The ugly combination of inflation and continuing trade deficits will ensure that India always has this issue of piling debt and continuing erosion in the value of the home currency. It keeps getting propped up by a combination of remittances by overseas Indians (which also includes some money laundering), loans from foreigners, FDI (foreign direct investment) and portfolio flows into debt and equity. Our growth rate ensures that we are like the one-eyed amongst the blind and the foreigners’ compulsion to invest (as they need to find new places to grow the markets) will keep FDI and portfolio flows happening. 

We can also expect Indian government succumbing to foreign pressure and open up whatever sector is still closed to them. Only those sectors where the politician is directly impacted (real estate and agriculture) at personal levels, FDI or portfolio flows may not be allowed. Allowing FDI/FII into any sector means increased demand for transparency and that is not welcome.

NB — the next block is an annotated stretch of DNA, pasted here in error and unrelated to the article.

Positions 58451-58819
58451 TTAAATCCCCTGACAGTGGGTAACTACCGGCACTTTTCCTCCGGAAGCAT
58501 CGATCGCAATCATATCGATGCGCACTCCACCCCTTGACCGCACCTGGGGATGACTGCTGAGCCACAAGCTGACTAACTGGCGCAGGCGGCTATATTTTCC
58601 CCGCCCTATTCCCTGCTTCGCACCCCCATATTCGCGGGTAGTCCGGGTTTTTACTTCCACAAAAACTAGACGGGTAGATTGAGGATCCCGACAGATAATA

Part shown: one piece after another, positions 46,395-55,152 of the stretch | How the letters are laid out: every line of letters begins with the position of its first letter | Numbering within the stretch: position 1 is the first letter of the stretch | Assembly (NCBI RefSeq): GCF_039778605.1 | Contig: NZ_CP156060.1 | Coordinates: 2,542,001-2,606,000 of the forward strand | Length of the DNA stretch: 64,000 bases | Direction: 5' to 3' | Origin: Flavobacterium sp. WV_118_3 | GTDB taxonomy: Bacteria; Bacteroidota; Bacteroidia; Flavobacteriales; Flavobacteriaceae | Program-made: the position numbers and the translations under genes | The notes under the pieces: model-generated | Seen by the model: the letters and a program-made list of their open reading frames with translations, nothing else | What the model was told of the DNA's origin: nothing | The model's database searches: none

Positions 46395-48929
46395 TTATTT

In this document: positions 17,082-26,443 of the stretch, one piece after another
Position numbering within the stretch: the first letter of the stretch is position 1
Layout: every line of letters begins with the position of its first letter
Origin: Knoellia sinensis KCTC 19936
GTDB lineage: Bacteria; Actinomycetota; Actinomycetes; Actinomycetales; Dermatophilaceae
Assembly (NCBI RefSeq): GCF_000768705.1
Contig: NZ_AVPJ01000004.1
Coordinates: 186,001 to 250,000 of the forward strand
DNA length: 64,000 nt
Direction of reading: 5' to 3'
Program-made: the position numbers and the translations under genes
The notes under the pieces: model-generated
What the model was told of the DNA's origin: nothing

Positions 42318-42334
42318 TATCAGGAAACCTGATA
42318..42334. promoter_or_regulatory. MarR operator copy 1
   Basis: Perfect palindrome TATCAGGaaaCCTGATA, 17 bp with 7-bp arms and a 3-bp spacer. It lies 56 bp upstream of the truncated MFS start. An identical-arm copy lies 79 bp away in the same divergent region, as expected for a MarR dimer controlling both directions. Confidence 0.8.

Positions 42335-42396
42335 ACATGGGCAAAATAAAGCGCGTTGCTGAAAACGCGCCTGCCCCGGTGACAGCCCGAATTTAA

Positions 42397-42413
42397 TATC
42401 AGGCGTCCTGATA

So, in the budget, I do not look for anything. Fiscal deficit (any new definitions like “primary deficit” by the clever people at North Block notwithstanding) will be closer to double digits if we take in to account the state governments’ shortages. Socialist policies introduced by the Nehru family will ensure that money is wasted on schemes that permit leakages to the politicians. Do not look for reason or rationale in their benevolence to some obscure tinkering which favours some relative of some politician.

This budget CANNOT propel India to the next level of growth. So, if the budget is veneered with bold statements of apparent intent, ignore them. The political cauldron will NOT let change for good happen. It is certainly a matter of belief rather than of logic as far as I am concerned. If there is a big rally and talk of a dream budget, exit if the rally takes the market beyond 6,300 on the NSE or above 20,000 on the BSE.